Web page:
The RIL population was phenotyped for T. vaporariorum resistance (both adult survival and oviposition rate) and B. tabaci (adult survival only). The same population was also phenotyped for their trichome characteristics: presence or absence of trichomes type IV and V) during the T. vaporariorum evaluation, and density of trichomes type IV and V during the B. tabaci evaluation (Table 1). The table shows a major QTL at the end of Chromosome 2 for adult survival of both whiteflies, and the 2-LOD interval of the QTL for B. tabaci falls within the QTL for T. vaporariorum. At the same position, also QTLs are found for both the presence/absence and density of trichomes type IV and V. Presence of the S. galapagense allele at the end of Chromosome 2 results in production of type IV trichomes, whereas the S. lycopersicum allele results in type V trichomes. Figure 1 shows the LOD profile for the traits mapping to Chromosome 2. Additional minor QTLs were found on Chromosomes 5, 9 and 10. For T. vaporariorum oviposition rate, 3 QTLs were found, each explaining around 15% of the variance. On Chromosomes 2 and 10, the S. lycopersicum allele increased oviposition, whereas the S. lycopersicum allele on Chromosome 5 decreased oviposition (Table 1). The same Chromosome 5 region with the S. galapagense increased the survival of B. tabaci, although with a (very) low percentage of explained variance. The LOD scores and percentage explained variance for B. tabaci adult survival (LOD 29.1, explained variance 61.2%) were markedly higher than the values obtained for T. vaporariorum (LOD 8.2, explained variance 27.2%). The presence of trichome type IV shows a negative correlation with the presence of trichome type V (− 0.77) and with both adult survival (− 0.62) and oviposition rate (− 0.44) of T. vaporariorum.
Table 1

QTLs for whitefly resistance and trichome characteristics. (A) QTLs for T. vaporariorum adult survival (AS) and oviposition rate (OR) as well as trichomes type IV and V presence/absence; (B) QTLs for B. tabaci adult survival (AS) and trichomes type IV and V densities. Results in (A) and (B) are derived from two independent evaluations of the recombinant inbred lines. Indicated are the chromosome (Chrom.) on which the QTL is found, its position on the genetic map, the LOD score, explained variance (% Expl.), additive effect (Add.eff; in which a positive value indicates that the S. lycopersicum allele increases the trait and a negative value that the S. galapagense allele increases the trait), the Solcap marker (solcap_snp_sl_xxxxx) on the top locus and the 2-LOD interval (tomato genome version SL3.0)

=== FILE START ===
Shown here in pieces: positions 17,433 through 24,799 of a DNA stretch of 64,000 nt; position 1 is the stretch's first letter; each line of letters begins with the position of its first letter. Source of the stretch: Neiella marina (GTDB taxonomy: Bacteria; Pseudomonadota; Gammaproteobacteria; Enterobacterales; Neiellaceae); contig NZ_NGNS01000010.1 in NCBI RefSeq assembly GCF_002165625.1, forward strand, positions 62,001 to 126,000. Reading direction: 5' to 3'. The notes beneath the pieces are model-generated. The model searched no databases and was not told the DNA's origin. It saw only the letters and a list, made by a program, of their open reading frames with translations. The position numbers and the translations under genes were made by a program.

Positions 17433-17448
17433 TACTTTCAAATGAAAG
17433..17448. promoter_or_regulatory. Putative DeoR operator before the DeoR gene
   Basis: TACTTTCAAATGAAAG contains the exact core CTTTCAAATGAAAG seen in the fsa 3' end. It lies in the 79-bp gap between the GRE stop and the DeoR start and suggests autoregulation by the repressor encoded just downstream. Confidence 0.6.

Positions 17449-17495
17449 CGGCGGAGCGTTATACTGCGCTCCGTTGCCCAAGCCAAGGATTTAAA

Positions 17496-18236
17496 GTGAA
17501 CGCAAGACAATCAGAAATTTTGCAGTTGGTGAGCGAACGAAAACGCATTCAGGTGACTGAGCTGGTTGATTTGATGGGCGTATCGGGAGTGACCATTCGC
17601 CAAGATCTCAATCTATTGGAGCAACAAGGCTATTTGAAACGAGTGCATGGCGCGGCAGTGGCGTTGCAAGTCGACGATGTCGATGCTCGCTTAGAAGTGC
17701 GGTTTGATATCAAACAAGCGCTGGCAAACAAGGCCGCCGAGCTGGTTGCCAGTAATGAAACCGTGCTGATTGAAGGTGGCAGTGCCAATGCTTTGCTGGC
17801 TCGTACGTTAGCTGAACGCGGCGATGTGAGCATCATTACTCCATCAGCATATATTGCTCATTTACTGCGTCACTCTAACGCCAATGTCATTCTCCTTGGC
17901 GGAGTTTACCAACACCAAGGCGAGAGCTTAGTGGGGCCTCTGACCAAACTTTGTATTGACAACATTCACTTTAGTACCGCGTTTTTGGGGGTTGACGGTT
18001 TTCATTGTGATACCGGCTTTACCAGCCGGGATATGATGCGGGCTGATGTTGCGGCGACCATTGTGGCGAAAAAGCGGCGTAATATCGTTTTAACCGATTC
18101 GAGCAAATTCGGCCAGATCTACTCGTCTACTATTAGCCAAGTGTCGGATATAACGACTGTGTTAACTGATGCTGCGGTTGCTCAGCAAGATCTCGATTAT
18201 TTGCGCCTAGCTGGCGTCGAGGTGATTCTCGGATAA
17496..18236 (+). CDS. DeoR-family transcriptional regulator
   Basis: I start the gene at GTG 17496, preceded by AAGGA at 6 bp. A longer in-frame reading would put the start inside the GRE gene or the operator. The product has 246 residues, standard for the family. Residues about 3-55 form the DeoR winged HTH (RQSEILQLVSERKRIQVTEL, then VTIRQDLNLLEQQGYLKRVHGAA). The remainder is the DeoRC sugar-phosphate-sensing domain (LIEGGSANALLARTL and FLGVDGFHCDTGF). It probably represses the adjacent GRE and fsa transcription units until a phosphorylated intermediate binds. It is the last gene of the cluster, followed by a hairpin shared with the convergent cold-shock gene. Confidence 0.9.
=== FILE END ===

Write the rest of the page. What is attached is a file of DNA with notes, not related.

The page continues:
Trait

Chrom.

Position

LOD

% Expl.

Add.eff.

LOD peak SNP

2-LOD interval SL3.0

(A) T. vaporariorum

AS

2

100.1

8.2

27.2

0.28

sl_58447

54,008,284

55,395,282

AS

10

40.6

3.2

9.7

0.17

sl_33007

58,669,819

61,400,465

OR

2

101.1

5.3

15.9

2.1

sl_32389

54,088,059

55,395,282

OR

5

58.4

5.4

16.3

− 2.2

sl_50925

6,036,748

58,896,263

OR

10

28.0

4.3

12.6

1.9

sl_62952

3,006,916

58,669,819

Tri IV1

2

100.1

45.6

83.7

− 1.95

sl_58447

54,454,570

54,756,547

Tri IV

9

39.2

4.3

2.8

− 0.36

sl_39667

2,142,996

4,063,393

Tri V1

2

100.1

13.5

37.1

1.01

sl_58447

54,088,059

55,002,829

Tri V

9

49.8

3.4

7.4

0.46

sl_54043

4,910,609

65,138,084

Tri V

10

51.4

3.0

6.5

0.44

sl_33144

59,466,180

62,404,007

(B) B. tabaci

AS

2

100.1

29.1

61.2

0.55

sl_58447

54,454,570

55,002,829

AS

5

54.0

4.0

4.4

− 0.15

sl_100157

4,035,943

7,353,029

AS

10

52.6

4.5

5.1

0.16

sl_14908

61,164,437

62,404,007

Tri IV1

2

100.1

20.2

52.5

− 13.9

sl_58447

54,454,570

55,395,282

Tri IV

9

39.3

4.5

8.4

− 5.5

sl_100157

2,142,996

4,511,974

Tri V1

2

100.6

14.1

43.6

20.2

sl_20049

54,454,570

55,395,282

Tri V

9

32.0

3.9

9.4

9.4

sl_39806

1,836,627

4,063,393

1Trichomes type IV and V: in the Trialeurodes experiment (A), the density of trichomes was scored in classes (0 to 5), and in the Bemisia experiment (B) the number of trichomes per mm2 was scored

Fig. 1

LOD profile for the T. vaporariorum resistance traits mapping to Chromosome 2. Right bar indicates the genetic distance in Cm. Top scale indicates LOD score. Red lines indicate whitefly adult survival (light red = interval mapping, dark red = MQM mapping), and blue line whitefly oviposition (colour figure online)

Mapping leaf metabolites in the recombinant inbred line population